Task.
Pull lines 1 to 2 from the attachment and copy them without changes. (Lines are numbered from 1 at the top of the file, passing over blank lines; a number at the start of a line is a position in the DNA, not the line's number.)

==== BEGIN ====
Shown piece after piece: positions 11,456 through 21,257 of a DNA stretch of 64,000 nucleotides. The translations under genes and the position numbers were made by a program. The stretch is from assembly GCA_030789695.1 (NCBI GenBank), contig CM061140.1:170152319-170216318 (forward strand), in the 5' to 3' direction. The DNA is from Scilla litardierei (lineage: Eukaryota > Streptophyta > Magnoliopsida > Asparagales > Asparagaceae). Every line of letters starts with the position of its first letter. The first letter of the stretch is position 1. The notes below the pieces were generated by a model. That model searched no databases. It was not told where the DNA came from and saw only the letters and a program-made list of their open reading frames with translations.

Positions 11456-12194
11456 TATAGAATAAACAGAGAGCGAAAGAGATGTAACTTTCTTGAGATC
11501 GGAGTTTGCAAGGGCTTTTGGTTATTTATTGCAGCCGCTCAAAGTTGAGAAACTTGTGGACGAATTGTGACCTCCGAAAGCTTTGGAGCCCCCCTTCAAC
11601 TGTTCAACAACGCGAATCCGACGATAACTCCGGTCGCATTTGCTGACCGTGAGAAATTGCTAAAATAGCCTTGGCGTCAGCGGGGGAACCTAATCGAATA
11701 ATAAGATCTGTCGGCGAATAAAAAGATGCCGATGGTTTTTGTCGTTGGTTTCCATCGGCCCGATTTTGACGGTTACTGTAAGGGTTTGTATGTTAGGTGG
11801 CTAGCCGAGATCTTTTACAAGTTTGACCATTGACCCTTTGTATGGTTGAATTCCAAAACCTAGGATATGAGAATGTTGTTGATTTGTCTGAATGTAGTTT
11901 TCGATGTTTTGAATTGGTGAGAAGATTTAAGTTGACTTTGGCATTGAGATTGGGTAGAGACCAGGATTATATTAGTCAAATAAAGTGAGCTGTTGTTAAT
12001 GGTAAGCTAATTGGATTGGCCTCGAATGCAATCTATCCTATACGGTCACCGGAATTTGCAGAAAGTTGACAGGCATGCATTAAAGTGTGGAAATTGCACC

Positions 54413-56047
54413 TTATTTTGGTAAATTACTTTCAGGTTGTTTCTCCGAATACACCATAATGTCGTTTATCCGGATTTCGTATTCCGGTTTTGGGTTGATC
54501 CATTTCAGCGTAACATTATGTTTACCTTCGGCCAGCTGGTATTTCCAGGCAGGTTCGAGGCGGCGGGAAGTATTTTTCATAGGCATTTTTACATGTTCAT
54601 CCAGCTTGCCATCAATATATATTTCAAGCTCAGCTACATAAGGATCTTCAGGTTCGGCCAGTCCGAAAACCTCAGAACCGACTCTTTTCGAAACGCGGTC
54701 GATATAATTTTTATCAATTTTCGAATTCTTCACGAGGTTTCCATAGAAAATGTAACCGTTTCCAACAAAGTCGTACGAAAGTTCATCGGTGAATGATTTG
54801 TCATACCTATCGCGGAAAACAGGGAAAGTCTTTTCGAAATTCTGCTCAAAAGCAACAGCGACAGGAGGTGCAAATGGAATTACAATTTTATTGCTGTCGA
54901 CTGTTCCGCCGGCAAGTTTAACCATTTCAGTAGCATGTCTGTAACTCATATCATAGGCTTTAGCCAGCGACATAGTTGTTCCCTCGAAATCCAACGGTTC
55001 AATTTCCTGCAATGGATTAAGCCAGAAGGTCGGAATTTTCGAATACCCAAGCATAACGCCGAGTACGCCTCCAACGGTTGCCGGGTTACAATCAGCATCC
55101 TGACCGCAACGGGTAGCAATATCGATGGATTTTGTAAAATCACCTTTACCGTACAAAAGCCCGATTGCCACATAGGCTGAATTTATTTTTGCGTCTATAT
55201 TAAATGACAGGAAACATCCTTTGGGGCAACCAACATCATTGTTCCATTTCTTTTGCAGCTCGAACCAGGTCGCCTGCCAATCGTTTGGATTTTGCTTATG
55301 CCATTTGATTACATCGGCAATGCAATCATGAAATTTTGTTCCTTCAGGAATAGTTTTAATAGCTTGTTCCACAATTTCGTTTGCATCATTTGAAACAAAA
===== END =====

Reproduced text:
Shown piece after piece: positions 11,456 through 21,257 of a DNA stretch of 64,000 nucleotides. The translations under genes and the position numbers were made by a program. The stretch is from assembly GCA_030789695.1 (NCBI GenBank), contig CM061140.1:170152319-170216318 (forward strand), in the 5' to 3' direction. The DNA is from Scilla litardierei (lineage: Eukaryota > Streptophyta > Magnoliopsida > Asparagales > Asparagaceae). Every line of letters starts with the position of its first letter. The first letter of the stretch is position 1. The notes below the pieces were generated by a model. That model searched no databases. It was not told where the DNA came from and saw only the letters and a program-made list of their open reading frames with translations.

Positions 11456-12194